The Constitutional Court on Monday ruled that only a judge -- and not a high court registrar -- can decide if a bank is allowed to sell a person's home in execution.
In a unanimous judgment, the court ruled that "where execution against the homes of indigent debtors who run the risk of losing their security of tenure is sought after judgment on a money debt, further judicial oversight by a court of law of the execution process is a must.
"It is declared that it is unconstitutional for a registrar of a high court to declare immovable property specially executable when ordering default judgment," states the ruling.
The case relates to Elsie Gundwana, who lives in Thembalethu township outside George in the Western Cape.
Nedcor bank sold her house to collect R5268 arrears on her bond, said her lawyer, Francois van Zyl, in a statement welcoming the judgment.
"The judgment means that banks that wish to execute on mortgage bonds must approach a judge and show why the sale of a person's home would be justifiable in all the circumstances of a particular case."
Gundwana had argued in court that the process by which the bank had sold her property in execution was unconstitutional because a registrar should not be empowered to take away ownership of a home. She argued that that function should be reserved for a judge who must carefully weigh the circumstances of a case.
"One of the most important factors will always be the amount a bond holder is in arrears at the time the bank seeks to execute. It may not be justifiable to order a sale where the amount of the debt outstanding is very small and there are other ways to collect a debt. Ms Gundwana argued that it was for a Judge, not a Registrar, to consider that question," said Van Zyl.
The Constitutional Court agreed with her and declared Rule 31(5) of the Uniform Rules of Court "constitutionally invalid to the extent that this permits the sale in execution of the home of a person," according to the judgment.
The Constitutional Court said normally banks should first try and settle debts by trying to execute moveable property.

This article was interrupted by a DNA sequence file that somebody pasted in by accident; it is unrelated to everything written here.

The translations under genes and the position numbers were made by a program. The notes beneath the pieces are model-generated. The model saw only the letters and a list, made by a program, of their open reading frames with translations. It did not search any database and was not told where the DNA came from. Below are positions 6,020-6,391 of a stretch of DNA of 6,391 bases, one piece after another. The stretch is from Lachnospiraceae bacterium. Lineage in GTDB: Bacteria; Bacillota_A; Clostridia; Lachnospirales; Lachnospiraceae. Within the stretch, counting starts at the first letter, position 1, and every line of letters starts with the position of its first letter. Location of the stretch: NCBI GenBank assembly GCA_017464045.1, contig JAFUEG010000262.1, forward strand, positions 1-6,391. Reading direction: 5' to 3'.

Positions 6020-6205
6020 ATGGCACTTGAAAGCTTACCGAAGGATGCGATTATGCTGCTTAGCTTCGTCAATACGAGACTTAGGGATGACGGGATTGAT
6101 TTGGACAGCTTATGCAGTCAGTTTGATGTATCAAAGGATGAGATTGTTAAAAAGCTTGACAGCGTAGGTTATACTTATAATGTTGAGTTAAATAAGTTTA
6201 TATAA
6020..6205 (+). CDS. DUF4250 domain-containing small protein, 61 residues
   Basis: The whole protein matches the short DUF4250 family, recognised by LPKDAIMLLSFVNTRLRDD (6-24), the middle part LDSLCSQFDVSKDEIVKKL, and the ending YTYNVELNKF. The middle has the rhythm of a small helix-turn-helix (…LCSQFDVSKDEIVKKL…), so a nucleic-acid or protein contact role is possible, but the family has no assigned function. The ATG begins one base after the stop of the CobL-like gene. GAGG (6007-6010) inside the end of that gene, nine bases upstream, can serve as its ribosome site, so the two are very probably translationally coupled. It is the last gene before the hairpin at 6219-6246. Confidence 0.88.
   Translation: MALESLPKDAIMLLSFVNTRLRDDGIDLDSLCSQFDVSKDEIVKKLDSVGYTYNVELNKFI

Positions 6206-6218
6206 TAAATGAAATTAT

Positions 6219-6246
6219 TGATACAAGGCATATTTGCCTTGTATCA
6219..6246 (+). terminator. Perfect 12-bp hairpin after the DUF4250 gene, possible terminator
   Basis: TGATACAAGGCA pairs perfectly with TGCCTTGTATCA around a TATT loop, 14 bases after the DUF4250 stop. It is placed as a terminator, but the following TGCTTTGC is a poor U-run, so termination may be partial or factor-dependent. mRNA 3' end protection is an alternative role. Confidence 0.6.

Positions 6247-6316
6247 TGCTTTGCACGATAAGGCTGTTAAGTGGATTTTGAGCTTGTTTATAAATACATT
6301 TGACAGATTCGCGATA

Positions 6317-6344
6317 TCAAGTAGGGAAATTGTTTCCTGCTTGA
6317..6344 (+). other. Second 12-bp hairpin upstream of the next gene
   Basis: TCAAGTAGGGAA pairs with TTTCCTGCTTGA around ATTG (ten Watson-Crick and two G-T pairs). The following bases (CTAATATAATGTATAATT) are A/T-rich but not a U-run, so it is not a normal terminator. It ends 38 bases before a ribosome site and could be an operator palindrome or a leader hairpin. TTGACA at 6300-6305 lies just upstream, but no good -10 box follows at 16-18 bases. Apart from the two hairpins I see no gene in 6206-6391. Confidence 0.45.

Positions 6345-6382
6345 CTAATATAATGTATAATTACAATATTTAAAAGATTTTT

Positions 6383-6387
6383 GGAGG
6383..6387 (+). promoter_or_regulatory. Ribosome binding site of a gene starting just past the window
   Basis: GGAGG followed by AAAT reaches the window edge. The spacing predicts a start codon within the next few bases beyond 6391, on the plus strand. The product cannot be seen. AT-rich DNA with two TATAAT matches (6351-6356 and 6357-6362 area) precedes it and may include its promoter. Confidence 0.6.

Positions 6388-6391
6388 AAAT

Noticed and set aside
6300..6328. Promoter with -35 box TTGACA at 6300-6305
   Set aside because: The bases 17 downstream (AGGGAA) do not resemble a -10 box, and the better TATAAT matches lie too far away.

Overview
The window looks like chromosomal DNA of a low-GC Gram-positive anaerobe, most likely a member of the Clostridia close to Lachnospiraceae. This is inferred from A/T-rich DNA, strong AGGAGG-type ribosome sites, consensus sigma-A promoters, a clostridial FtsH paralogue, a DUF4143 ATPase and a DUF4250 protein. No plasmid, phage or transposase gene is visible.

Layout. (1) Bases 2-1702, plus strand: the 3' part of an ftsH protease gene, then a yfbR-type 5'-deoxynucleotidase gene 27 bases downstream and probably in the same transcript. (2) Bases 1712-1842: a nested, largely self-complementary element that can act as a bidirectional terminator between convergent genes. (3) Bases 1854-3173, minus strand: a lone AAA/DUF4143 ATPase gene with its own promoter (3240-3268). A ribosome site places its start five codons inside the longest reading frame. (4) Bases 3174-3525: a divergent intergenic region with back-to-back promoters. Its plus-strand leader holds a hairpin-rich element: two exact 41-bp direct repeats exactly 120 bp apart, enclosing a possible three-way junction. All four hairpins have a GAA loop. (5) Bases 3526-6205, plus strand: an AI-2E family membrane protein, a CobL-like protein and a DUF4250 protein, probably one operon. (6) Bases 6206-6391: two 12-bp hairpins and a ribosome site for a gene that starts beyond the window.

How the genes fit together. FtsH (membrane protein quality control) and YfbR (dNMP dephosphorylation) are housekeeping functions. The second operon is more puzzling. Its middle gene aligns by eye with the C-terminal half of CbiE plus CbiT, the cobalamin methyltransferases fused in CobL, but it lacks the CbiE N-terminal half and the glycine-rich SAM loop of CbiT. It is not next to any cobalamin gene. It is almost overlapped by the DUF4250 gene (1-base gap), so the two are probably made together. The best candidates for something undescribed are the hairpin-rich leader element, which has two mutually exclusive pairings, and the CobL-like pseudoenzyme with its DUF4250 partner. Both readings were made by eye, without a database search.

Gundwana's case was referred back to the Western Cape High Court for it to make a determination on Gundwana's rescission application for the default judgment granted against her.
The Constitutional Court also set aside an eviction order against her and referred it back to the Magistrate's Court in George for final determination, once the High Court had ruled on her rescission application.
Van Zyl said: "We are delighted for Ms Gundwana. We are also delighted with the precedent this sets for other bond holders. Banks must now be on their guard to ensure that they conduct themselves fairly and constitutionally towards their mortgage customers."
The Constitutional Court ordered that Nedcor Bank Limited and the justice minister foot Gundwana's legal bill.
Gundwana's property was sold in execution by the Nedcor banking group to Steko Development CC in 2003 after she had missed payments to the bank. Gundwana claims the order was granted without her knowledge.
Steko Development was subsequently granted an eviction order against Gundwana.
She unsuccessfully appealed against the eviction order in the Western Cape High Court and the Supreme Court of Appeal.
She also lodged an application in the Western Cape High Court for the rescission of the default judgment.
Gundwana claims that after issuing her a summons claiming payment on her bond, Nedcor Bank compromised its claim against her as it had continued to take payment from her for four years before seeking a default judgment and selling her property.